Estimates of Soil Erosion from Perched Cemeteries, Sampson County, North Carolina

Article excerpt

The Coastal Plain of the United States has not been recognized traditionally as a region experiencing significant soil erosion because of its low relief and permeable soils. Measurements of soil profile truncation in cemeteries were used to estimate rates of surface lowering and soil erosion in Sampson County, on the Coastal Plain of North Carolina. Measurements of the depth to the top of the argillic horizon (DTA) in relatively undisturbed profiles in small, perched cemeteries (ranging in age from 99-180 yr) were compared with adjacent cultivated fields. The mean truncation of soils from ten study sites was 25.8 cm, with the mean surface lowering of 2.0 cm. Correcting for compaction, this translates to a mean soil loss estimate of 24.4-27.4 Mg/ha/yr.

KEY WORDS: soil profile truncation, soil erosion, cemeteries, Coastal Plain, North Carolina


Accelerated soil erosion associated with human activities has long been recognized to be problematic in many parts of the U.S. (Bennett 1931). Many studies have shown that poor land management practices associated with agricultural activities have led to large increases in upland soil erosion and floodplain sedimentation (Happ 1945; Knox 1972, 1987, 1989; Trimble 1974, 1981, 1983; Costa 1975; Meade 1982; Magilligan 1985; Phillips et al. 1993; Beach 1994; Lecce 1997). Although there is a general consensus that significant erosion has occurred within the Piedmont region of the eastern U.S. (Costa 1975; Trimble 1974), most researchers have considered erosion to be minimal on the Coastal Plain (Daniels, Gamble, and Wheeler 1971, 1978; Maxwell 1988; Markewich, Pavich, and Buell 1990; Beyer 1991). Recent research, however, has questioned this assertion (e.g., Phillips et al. 1993, 1999; Phillips, Slattery, and Gares 1999; Slattery, Gares, and Phillips 2002). The exposure of oxidized B-horizons in cultivated fields and the presence of cemeteries perched above the surrounding landscape provide qualitative evidence that soil erosion is significant in the Coastal Plain. The purpose of this study was to estimate post-settlement rates of soil erosion on Coastal Plain uplands in Sampson County, North Carolina, using measurements of soil profile truncation adjacent to perched cemeteries. Measurements of the depth to the argillic horizon (DTA) from these uncultivated cemetery sites, along with one uncultivated, virgin forest site, were compared to those from adjacent cultivated fields to assess differences in the rate of surface lowering and soil loss.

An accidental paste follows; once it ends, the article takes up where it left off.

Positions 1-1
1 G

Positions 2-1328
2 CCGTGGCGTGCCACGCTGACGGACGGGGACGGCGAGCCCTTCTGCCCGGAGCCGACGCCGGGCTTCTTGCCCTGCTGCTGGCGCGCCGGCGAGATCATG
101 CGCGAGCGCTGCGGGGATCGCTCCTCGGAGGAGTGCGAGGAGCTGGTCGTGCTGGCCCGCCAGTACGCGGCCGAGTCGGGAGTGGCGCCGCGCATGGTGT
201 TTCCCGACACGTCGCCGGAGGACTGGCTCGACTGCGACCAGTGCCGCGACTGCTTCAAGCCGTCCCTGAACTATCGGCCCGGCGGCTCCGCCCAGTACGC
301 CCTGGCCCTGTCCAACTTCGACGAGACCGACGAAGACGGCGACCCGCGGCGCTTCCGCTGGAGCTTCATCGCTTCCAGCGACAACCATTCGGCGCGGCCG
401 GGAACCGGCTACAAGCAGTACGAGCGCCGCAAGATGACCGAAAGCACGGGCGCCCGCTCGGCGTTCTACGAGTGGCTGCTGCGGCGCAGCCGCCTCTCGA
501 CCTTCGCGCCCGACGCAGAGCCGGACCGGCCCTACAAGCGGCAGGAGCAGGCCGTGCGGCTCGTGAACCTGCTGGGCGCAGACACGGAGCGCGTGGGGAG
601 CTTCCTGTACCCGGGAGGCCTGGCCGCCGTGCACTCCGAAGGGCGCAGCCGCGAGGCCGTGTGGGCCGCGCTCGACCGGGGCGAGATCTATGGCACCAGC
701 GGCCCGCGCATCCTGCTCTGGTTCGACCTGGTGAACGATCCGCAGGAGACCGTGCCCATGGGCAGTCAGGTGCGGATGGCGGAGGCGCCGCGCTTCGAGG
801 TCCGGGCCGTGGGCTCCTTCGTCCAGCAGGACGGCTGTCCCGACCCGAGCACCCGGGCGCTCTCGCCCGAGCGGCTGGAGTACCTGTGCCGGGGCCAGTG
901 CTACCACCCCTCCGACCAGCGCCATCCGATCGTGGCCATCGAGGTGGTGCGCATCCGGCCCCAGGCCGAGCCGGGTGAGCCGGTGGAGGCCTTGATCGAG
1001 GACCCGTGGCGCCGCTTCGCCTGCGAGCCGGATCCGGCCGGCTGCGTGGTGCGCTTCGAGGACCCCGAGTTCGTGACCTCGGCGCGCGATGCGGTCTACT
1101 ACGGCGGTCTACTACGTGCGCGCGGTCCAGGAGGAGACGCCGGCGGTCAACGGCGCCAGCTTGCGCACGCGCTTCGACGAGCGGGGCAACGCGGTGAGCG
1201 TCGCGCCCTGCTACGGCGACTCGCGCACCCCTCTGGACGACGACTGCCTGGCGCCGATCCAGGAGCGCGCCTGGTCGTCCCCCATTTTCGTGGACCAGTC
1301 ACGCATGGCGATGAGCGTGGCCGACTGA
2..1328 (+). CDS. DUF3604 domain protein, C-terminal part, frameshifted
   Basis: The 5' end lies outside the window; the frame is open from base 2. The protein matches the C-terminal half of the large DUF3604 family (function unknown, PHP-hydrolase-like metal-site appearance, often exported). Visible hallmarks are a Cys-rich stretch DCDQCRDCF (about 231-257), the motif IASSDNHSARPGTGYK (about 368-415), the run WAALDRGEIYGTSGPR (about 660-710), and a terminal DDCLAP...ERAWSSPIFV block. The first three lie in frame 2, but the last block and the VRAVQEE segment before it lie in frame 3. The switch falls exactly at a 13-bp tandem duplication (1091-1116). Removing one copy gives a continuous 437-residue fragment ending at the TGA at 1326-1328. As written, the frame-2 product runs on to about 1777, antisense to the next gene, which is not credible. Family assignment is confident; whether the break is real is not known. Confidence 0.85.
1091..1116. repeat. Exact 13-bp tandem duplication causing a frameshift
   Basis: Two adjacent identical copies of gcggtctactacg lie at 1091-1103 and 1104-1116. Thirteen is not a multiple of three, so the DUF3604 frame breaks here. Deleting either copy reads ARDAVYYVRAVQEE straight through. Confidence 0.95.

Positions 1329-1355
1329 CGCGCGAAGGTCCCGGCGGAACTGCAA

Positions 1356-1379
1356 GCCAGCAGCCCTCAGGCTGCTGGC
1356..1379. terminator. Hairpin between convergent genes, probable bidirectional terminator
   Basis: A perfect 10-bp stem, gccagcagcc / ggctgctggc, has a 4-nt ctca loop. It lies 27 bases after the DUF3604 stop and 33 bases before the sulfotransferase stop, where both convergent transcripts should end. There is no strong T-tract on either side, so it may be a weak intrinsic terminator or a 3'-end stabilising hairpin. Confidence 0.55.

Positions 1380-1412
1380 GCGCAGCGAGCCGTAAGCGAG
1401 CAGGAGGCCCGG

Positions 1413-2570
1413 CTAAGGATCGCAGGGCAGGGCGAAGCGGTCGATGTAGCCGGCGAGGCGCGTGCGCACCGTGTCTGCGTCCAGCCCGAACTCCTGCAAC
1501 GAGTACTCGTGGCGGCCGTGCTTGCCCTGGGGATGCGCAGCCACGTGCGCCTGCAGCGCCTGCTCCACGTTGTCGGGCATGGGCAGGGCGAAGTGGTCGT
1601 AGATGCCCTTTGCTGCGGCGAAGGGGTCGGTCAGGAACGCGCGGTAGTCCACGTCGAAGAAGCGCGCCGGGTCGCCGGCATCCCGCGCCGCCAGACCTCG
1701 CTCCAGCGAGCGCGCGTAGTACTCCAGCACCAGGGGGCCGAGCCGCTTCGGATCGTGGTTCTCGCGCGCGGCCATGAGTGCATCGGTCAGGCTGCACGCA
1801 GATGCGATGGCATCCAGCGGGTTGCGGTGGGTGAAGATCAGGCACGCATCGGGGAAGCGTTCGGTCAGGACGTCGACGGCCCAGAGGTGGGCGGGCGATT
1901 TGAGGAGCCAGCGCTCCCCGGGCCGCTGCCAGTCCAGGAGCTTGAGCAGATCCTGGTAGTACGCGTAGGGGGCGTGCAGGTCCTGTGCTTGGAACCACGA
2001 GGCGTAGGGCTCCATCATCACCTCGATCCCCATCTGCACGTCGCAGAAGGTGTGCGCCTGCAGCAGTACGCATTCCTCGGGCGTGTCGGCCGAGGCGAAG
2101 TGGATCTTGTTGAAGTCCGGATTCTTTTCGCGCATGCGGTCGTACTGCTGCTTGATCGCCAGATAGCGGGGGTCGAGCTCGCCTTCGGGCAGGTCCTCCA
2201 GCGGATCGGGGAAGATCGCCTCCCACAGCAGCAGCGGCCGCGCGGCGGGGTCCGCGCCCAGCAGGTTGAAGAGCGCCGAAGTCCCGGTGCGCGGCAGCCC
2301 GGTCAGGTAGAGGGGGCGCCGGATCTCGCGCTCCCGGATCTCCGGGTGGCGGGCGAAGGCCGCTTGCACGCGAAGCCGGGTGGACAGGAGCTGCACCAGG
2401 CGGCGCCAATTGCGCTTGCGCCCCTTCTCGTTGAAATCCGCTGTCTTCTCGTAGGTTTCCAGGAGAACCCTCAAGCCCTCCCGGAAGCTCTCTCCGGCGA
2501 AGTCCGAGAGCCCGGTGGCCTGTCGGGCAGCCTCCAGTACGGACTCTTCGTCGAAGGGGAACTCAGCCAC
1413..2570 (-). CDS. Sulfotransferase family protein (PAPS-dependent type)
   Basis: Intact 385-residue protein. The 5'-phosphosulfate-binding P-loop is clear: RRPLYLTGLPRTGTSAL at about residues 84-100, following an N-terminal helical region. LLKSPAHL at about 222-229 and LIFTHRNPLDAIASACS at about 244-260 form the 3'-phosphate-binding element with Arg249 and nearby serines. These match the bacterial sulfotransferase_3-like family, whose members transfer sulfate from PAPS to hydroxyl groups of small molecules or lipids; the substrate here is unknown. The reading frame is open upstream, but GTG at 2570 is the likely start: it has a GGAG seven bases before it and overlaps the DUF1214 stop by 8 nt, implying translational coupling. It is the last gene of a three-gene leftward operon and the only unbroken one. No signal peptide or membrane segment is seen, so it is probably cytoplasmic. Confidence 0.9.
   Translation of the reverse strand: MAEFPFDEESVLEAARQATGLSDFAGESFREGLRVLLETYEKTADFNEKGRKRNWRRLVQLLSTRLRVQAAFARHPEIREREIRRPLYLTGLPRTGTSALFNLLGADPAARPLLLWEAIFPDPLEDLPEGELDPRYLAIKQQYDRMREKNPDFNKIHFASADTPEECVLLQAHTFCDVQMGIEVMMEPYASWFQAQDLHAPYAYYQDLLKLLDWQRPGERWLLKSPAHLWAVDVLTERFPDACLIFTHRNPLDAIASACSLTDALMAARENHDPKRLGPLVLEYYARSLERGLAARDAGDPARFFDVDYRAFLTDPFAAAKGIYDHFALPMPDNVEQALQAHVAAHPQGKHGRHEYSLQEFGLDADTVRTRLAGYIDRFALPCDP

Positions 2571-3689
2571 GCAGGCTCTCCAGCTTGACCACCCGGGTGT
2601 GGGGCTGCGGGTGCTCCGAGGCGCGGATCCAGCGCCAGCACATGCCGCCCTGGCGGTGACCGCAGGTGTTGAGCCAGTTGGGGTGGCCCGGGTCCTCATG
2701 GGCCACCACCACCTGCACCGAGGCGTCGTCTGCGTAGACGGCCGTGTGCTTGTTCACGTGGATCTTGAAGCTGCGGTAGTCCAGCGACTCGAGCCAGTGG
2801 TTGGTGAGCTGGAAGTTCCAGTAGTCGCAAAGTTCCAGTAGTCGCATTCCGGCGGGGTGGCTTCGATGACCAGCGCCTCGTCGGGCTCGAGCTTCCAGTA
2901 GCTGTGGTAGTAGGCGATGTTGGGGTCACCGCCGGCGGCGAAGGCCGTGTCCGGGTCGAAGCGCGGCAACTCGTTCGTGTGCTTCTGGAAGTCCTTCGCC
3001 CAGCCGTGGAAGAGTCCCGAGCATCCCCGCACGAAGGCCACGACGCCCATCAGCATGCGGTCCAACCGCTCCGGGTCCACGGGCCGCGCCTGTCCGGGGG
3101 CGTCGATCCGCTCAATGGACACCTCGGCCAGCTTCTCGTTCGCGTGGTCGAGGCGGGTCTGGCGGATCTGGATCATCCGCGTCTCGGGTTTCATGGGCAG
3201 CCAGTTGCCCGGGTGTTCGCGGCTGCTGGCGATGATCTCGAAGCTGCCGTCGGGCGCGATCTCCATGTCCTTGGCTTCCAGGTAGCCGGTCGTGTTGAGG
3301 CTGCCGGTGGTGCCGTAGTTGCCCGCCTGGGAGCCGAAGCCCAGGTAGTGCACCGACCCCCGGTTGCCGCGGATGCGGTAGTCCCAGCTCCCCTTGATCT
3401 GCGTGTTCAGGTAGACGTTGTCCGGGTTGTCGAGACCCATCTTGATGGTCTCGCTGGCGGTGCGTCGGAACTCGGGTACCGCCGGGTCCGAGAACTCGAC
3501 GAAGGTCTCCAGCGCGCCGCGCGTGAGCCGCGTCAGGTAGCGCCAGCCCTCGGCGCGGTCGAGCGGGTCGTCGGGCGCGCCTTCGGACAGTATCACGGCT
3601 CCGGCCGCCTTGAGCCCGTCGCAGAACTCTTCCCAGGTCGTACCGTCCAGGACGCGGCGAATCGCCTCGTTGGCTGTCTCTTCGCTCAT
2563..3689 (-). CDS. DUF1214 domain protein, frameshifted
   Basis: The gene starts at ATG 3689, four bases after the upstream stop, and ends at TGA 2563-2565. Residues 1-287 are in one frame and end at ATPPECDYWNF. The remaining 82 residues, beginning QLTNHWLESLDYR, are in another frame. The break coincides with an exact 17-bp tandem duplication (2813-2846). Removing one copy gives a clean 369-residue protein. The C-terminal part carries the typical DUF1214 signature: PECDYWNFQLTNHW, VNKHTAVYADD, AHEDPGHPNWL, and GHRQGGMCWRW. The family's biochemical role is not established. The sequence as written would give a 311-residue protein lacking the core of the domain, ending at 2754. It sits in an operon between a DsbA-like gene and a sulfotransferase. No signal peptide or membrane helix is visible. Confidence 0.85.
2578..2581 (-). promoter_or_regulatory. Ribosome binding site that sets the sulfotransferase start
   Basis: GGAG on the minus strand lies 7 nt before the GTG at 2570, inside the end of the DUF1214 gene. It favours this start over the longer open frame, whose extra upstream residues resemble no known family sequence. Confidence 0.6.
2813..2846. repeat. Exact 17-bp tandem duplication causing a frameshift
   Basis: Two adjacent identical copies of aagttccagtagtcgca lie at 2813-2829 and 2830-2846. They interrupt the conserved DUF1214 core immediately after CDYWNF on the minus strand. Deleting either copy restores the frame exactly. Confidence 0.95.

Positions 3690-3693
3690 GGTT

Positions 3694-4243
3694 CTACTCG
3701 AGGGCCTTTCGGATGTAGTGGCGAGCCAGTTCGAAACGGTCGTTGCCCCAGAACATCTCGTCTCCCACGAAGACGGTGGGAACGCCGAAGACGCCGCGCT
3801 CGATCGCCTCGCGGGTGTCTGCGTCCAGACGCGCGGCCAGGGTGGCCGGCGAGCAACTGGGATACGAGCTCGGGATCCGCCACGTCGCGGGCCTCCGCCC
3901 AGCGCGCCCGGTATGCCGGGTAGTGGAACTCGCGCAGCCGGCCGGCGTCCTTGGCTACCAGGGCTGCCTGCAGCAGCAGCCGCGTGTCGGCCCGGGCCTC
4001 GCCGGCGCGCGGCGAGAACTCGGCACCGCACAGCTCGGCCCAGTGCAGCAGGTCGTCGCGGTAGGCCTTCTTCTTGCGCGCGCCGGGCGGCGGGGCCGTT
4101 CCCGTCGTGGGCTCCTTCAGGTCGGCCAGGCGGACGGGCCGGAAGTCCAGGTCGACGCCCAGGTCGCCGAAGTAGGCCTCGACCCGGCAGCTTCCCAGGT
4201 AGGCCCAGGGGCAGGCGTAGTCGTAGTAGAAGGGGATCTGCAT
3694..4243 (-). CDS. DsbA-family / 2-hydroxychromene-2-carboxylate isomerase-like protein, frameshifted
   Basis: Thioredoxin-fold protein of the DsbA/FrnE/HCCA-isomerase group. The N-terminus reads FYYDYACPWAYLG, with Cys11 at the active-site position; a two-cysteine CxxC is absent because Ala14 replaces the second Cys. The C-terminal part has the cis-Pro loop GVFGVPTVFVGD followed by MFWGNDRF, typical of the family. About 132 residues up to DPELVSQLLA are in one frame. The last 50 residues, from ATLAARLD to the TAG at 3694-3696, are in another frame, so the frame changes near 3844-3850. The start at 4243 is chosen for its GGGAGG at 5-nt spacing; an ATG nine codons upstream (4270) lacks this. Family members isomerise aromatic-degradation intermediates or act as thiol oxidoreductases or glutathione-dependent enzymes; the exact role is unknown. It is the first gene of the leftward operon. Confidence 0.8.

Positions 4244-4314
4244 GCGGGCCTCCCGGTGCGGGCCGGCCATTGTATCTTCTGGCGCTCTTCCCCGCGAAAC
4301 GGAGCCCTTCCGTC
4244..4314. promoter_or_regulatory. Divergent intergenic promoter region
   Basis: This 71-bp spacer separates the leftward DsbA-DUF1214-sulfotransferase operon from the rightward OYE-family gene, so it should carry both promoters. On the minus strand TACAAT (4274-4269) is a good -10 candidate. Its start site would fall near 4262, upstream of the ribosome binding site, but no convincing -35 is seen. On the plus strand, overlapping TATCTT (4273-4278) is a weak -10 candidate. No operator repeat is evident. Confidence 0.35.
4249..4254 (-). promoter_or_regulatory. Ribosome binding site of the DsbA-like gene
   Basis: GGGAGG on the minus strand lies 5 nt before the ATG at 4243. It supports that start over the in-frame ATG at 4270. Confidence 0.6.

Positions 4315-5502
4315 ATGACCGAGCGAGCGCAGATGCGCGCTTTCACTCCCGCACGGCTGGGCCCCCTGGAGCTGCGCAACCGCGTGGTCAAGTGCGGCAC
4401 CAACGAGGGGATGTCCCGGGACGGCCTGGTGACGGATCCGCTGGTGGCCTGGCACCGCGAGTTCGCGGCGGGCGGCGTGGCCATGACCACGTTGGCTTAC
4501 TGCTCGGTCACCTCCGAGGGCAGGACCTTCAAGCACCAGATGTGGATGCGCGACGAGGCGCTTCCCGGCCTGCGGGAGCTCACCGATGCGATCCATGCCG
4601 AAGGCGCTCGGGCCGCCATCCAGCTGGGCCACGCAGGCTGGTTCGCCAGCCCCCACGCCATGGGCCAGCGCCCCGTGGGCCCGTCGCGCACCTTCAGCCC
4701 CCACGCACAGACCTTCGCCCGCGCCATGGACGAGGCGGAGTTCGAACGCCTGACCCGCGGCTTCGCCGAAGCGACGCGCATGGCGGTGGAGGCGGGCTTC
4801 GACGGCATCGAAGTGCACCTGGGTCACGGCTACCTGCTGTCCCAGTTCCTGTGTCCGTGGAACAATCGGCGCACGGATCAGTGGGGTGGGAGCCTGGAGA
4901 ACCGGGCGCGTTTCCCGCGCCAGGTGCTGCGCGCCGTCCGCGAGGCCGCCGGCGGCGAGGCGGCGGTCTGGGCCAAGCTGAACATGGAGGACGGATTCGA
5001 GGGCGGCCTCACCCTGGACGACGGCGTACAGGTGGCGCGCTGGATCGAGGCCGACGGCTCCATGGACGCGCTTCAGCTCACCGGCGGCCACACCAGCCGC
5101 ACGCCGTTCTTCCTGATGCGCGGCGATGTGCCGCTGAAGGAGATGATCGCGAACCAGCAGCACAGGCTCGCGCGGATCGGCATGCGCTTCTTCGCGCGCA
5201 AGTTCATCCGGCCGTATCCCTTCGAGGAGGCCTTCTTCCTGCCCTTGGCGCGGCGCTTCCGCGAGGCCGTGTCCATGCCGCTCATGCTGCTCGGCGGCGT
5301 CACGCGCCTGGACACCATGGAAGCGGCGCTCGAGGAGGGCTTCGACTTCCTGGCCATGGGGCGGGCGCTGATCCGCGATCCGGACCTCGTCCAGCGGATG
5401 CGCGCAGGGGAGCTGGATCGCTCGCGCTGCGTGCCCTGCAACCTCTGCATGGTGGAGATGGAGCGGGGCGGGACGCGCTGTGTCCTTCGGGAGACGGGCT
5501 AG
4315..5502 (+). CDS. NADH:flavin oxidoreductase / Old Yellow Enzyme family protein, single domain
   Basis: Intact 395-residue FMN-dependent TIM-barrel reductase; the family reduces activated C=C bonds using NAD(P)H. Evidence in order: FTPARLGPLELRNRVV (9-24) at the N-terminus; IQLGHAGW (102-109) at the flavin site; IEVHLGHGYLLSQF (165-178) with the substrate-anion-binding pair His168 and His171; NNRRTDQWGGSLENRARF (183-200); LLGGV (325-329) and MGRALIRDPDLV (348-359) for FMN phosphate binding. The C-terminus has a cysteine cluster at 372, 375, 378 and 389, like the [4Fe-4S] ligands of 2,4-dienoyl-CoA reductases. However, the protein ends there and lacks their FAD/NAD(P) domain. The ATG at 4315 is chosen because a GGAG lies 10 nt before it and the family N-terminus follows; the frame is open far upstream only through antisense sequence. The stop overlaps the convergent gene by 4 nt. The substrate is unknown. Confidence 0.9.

The southeastern Piedmont has long been considered a region with high rates of soil loss (e.g., Bennett 1931; Trimble 1974) due to its steep slopes and clay-rich soils with low infiltration rates and high runoff. Much of the soil eroded from the Piedmont, however, apparently remains within drainage basins in the region rather than being transported to the Coastal Plain (Costa 1975; Phillips 1991, 1992). Moreover, Phillips (1995) argued that sediment dynamics in the Piedmont and Coastal Plain are decoupled, with sediment transported in the Coastal Plain derived from erosion within the region.

The southeastern Coastal Plain, in contrast, is relatively flat with gentle slope gradients and soils with sandy, permeable surface horizons. Daniels, Gamble, and Wheeler (1971, 1978) and Markewich, Pavich, and Buell (1990) recognized that over geologic time scales the Coastal Plain is a stable surface with very low rates of erosion. Markewich, Pavich, and Buell (1990) believed that the high infiltration capacities of these sandy surfaces, rather than low slopes, are the primary reason for low rates of erosion in the Coastal Plain. Several studies, however, have documented accelerated rates of historic soil erosion within the Coastal Plain. Lowrance, Sharpe, and Sheridan (1986) reported accelerated erosion and sedimentation on the Georgia Coastal Plain following the onset of agricultural development in the 1870s. …